5 Ways to Measure Social and E-mail Marketing Together
If a social marketing tactic can't be measured, does it still have value? The answer is, “Yes, in concept, but no in the harsh reality of today’s marketing budgets.” That’s why it’s smart to track your social marketing in the context of other online channels like e-mail, which can be easily measured and is already highly valued.
Yet, how does one measure the impact of a conversation?
In direct channels like e-mail, we measure conversation by response data (inbox deliverability, opens, clicks, conversions), landing page conversion and session length. Unfortunately, for social media there’s limited direct feedback on a campaign. This is complicated further by the fact that the people, formerly known as the “audience,” are now active participants. In many ways, they're in charge of the conversation.
These various conversations are already connected because customers, with or without our encouragement, interact with brands in multiple channels. Social marketing can borrow some of the measurement of e-mail to make a business case for its own investment.
5 e-mail/social synergies
Consider the e-mail/social synergies below in your marketing efforts, and look for ways to measure the impact of social conversations on your e-mail marketing response rates:
- The multichannel impact of e-mail is well understood. Every time a message is broadcast, Web site, search and catalog/customer service traffic goes up. Similarly, there should be a lift in key business drivers before, during and after a social marketing campaign. Track these by topic, so it’s clear that the conversation on a certain topic is making a difference.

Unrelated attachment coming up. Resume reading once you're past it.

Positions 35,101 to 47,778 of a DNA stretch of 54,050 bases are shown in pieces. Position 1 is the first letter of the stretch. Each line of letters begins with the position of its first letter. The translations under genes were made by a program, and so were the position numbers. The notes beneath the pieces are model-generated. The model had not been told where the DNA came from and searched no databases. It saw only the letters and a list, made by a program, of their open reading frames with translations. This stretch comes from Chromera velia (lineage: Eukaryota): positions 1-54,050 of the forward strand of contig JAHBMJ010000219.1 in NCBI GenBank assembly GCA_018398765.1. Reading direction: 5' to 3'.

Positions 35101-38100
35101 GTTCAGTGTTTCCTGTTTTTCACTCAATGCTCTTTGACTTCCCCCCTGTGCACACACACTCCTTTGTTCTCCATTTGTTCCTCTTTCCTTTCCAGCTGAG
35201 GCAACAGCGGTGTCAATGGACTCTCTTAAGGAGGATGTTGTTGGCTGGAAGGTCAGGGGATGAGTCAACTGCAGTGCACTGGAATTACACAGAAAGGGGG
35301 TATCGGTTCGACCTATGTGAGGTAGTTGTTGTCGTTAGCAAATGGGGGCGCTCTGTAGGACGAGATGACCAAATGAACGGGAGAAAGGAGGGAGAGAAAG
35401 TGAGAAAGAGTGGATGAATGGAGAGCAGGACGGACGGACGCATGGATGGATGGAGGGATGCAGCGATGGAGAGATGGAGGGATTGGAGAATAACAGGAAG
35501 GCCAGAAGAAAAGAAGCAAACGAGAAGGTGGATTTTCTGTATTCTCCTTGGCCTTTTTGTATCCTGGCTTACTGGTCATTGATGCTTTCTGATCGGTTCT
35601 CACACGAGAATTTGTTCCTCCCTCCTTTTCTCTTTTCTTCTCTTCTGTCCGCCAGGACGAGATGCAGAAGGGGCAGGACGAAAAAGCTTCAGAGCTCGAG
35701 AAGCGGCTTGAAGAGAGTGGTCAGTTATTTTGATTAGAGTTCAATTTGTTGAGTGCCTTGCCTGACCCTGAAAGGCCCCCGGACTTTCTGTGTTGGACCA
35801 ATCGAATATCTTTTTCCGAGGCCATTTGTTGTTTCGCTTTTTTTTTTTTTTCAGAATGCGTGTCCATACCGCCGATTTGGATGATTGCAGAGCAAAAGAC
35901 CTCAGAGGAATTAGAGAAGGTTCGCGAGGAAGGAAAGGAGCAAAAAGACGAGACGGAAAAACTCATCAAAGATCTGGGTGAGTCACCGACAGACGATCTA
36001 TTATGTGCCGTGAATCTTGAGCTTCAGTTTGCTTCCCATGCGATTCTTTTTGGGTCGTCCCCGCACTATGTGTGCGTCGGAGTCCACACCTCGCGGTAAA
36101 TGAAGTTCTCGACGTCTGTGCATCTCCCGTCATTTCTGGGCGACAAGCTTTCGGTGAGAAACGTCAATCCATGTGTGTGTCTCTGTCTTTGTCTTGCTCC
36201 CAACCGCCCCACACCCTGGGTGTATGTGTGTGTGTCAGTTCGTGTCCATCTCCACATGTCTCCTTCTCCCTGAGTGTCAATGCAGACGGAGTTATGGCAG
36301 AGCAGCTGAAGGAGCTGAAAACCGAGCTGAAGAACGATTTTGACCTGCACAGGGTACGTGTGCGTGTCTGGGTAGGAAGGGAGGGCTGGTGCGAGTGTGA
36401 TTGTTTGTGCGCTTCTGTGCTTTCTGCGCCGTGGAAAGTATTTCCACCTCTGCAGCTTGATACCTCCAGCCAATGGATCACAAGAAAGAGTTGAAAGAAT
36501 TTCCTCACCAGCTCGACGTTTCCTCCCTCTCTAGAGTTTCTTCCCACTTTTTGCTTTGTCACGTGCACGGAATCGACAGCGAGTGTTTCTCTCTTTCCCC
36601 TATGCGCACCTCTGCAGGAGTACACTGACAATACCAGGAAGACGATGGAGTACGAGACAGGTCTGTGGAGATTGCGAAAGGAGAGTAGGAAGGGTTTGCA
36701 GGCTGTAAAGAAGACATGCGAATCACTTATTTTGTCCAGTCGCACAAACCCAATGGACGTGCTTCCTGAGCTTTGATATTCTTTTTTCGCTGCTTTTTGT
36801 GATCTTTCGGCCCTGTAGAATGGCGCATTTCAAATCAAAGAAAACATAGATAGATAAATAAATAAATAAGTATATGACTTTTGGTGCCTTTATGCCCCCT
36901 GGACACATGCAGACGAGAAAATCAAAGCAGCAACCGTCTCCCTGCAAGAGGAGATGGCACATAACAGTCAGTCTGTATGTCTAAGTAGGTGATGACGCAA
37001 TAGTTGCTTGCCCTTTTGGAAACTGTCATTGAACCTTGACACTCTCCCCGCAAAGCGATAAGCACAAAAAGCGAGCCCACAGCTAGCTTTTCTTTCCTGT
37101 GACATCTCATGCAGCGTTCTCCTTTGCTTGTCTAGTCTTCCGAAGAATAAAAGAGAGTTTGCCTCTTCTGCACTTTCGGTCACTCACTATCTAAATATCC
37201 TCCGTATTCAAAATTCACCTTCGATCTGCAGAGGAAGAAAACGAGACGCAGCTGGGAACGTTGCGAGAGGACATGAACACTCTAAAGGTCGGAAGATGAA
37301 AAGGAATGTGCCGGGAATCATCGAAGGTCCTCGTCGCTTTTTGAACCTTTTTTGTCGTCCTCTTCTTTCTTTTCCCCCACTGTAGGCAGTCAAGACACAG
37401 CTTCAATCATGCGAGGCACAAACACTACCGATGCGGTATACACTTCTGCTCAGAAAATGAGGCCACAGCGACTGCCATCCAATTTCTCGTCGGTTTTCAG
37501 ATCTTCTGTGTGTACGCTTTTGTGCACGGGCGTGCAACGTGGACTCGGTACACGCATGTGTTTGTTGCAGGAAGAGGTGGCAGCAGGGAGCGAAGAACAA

- Use social media to encourage opt-ins for e-mail series — limited-time programs of three to 10 messages over as many weeks or days that focus on very specific lifecycle periods. More subscribers will sign up for short-term relationships.
- Ask subscribers for their Twitter or Facebook information so you can match your e-mail and social databases.
- Think of Facebook, Twitter and blogs as destinations for discussion, debate or happy sharing of various campaigns you push out via e-mail and advertising. Social marketing is like advertising: You don’t have to pay for each time it runs; that amplification saves ad dollars and gains conversions in many other channels.
- Understand the costs of not being active. Content — be it promotions, sales alerts, news, how-to guides or storytelling — is the backbone of great e-mail marketing as well as social marketing. Strong ideas will have legs and are measurable in terms of Web site impressions, new subscribers and retention.
Marketers still need specific goals and strategies that link firmly back to key business indicators. Line up your e-mail and social marketing campaigns with other marketing activities. Do nothing in isolation. Measure over time. Rather than trying to control the conversation, think in terms of stimulating it, which is happening anyway, whether you participate or not.
Stephanie Miller is the vice president of market development at Return Path, a New York City-based e-mail deliverability firm. Reach Stephanie at stephanie [dot] miller [at] returnpath [dot] net.